World Hijab Day 2018: women across the world don Islamic headscarf

Muslims and non-Muslims encouraged to join initiative to reduce negative stigma

Muslim women hijab
Muslim women adjust their hijabs before prayers to mark the end of Eid in Burgess Park, London, in 2014
(Image credit: Dan Kitwood/Getty Images)

Today is World Hijab Day, a worldwide initiative to fight negativity and discrimination against women who wear the Islamic head covering.

Women from 190 countries are expected to participate in the event, which encourages Muslims and non-Muslims alike to experience life as a hijabi (a woman who wears the hijab).

See more
See more

World Hijab Day is the brainchild of Nazma Khan, a US citizens who moved from Bangladesh to New York City with her family at the age of 11.

Subscribe to The Week

Escape your echo chamber. Get the facts behind the news, plus analysis from multiple perspectives.

SUBSCRIBE & SAVE
https://cdn.mos.cms.futurecdn.net/flexiimages/jacafc5zvs1692883516.jpg

Sign up for The Week's Free Newsletters

From our morning news briefing to a weekly Good News Newsletter, get the best of The Week delivered directly to your inbox.

From our morning news briefing to a weekly Good News Newsletter, get the best of The Week delivered directly to your inbox.

Sign up

Khan told Al Jazeera that the prejudice and hostility she encountered as a hijab-wearing woman ramped up following the 9/11 attacks.

“I was chased, spit on, surrounded by men, called a terrorist, Osama bin Laden,” she said.

After discussions with other Muslim women who had undergone similar experiences, in 2013, Khan launched the first World Hijab Day.

The annual event expresses solidarity with Muslim women who wear the hijab, which has become a flashpoint for tensions between secular societies and religious Muslim communities within them.

In addition to a spate of “burka bans” targeting the full-face veil, several countries, including France, Egypt, Syria and Turkey, have seen social and legal debates about the place of the hijab in public life.

A report last year by the Council on American-Islamic Relations found that out of more than 350 Islamophobic hate crimes in the US in the first half of 2017, “15% described a Muslim woman’s headscarf as a trigger”, Mic reports.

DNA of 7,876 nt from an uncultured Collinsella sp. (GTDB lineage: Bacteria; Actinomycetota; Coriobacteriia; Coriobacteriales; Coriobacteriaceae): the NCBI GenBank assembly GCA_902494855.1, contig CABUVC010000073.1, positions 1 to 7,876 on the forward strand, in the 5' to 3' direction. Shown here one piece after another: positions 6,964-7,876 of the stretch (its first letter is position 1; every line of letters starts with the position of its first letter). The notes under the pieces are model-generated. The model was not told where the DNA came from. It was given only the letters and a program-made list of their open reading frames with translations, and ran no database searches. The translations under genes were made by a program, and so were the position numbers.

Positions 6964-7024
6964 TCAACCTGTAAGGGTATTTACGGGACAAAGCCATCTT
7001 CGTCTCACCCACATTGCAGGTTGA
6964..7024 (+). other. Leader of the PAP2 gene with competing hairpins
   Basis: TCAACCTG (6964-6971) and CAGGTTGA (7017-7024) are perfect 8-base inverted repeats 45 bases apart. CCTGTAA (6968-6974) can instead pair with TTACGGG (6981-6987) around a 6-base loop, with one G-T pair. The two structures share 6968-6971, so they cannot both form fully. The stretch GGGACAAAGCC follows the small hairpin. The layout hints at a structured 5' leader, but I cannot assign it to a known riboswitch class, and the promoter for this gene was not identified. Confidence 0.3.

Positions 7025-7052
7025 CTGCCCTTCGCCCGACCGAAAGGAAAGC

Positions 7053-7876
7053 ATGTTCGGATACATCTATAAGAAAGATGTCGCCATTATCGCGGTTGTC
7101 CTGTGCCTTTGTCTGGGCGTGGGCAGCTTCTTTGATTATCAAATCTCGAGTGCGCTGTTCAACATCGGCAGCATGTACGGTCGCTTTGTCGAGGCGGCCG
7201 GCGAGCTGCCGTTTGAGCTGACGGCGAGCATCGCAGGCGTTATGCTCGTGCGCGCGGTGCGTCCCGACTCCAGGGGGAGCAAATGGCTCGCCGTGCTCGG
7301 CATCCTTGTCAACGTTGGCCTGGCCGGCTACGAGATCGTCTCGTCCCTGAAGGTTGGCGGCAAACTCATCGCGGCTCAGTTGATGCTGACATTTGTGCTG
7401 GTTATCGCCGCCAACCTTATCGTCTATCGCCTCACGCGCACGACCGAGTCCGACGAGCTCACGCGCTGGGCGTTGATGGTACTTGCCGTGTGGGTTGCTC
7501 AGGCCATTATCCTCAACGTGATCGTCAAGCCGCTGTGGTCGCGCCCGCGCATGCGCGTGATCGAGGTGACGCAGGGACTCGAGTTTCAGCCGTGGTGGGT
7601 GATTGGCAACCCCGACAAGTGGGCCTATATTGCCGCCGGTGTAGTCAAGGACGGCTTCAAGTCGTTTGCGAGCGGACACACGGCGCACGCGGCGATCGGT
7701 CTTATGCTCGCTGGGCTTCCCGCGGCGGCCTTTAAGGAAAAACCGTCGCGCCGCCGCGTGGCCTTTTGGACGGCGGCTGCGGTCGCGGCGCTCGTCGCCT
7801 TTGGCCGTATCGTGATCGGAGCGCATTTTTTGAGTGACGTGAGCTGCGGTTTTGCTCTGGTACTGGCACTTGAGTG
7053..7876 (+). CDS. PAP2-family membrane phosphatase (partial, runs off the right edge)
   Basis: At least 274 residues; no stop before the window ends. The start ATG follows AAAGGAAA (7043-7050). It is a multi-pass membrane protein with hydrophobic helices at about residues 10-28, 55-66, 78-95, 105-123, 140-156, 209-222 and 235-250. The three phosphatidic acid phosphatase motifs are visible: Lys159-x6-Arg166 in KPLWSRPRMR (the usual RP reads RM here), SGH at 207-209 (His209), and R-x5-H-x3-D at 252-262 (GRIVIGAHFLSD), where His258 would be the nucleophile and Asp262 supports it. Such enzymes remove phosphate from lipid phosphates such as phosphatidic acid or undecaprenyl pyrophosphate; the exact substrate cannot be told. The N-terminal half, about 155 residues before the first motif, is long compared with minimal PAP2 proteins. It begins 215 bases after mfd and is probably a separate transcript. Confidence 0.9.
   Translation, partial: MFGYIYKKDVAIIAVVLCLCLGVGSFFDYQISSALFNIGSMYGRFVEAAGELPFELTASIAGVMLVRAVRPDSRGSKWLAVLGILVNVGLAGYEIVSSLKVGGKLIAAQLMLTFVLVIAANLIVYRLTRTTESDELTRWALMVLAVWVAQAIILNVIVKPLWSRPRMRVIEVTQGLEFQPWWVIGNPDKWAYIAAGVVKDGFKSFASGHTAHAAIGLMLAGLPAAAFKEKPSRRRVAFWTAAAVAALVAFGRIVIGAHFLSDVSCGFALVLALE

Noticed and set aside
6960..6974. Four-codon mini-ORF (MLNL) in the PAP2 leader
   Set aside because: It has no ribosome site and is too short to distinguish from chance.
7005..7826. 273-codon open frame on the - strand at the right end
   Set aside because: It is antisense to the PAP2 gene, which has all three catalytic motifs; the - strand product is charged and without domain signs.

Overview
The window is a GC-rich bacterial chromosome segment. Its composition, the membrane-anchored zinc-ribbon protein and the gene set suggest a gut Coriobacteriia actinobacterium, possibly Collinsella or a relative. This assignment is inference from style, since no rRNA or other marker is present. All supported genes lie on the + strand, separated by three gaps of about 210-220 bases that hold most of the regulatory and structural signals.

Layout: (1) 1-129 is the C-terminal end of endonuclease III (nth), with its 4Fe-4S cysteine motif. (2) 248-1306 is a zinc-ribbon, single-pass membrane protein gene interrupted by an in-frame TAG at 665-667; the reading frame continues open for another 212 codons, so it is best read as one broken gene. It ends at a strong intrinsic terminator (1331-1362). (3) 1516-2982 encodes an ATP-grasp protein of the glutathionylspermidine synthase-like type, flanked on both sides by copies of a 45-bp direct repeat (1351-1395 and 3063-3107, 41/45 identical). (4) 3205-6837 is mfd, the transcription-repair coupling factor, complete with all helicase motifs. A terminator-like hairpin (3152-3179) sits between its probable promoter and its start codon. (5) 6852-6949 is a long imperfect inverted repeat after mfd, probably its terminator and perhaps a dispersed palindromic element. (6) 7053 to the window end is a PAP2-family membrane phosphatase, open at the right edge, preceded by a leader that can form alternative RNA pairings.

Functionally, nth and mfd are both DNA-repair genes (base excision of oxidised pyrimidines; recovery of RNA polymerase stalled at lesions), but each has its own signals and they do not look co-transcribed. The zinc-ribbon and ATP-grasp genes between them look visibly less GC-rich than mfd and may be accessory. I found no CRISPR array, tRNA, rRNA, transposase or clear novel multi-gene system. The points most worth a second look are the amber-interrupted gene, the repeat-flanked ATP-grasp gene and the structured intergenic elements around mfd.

Women of other faiths or none are also encouraged to don a headscarf for the day to gain insight and empathy for women who wear the hijab.

"By walking in my shoes for one day on February 1, women would see that I am no different from them,” Khan said.

See more
See more

Supporters of the initiative say it is does not push a certain interpretation of Islam or pressure Muslim women to cover their heads, but simply provides visible support and positivity to counter the stigma which surrounds the hijab in non-Muslim societies.

However, the event has been criticised within the Muslim community as giving succour to hardliners who see head coverings a mandatory element of Islam.

In 2016, Maajid Nawaz, founder of counter-extremist thinktank Quilliam, wrote in The Daily Beast that World Hijab Day ignored the complexities surrounding Islamic modesty codes which are enforced on millions of women, whether through legal or social pressure.

Nawaz added that progressive non-Muslim women were inadvertently playing into this agenda, urging them to remember that “their counterparts in Saudi Arabia, Iran, and under Taliban or Isis rule also require our solidarity in taking their hijabs off”.

To continue reading this article...
Continue reading this article and get limited website access each month.
Get unlimited website access, exclusive newsletters plus much more.
Cancel or pause at any time.
Already a subscriber to The Week?
Not sure which email you used for your subscription? Contact us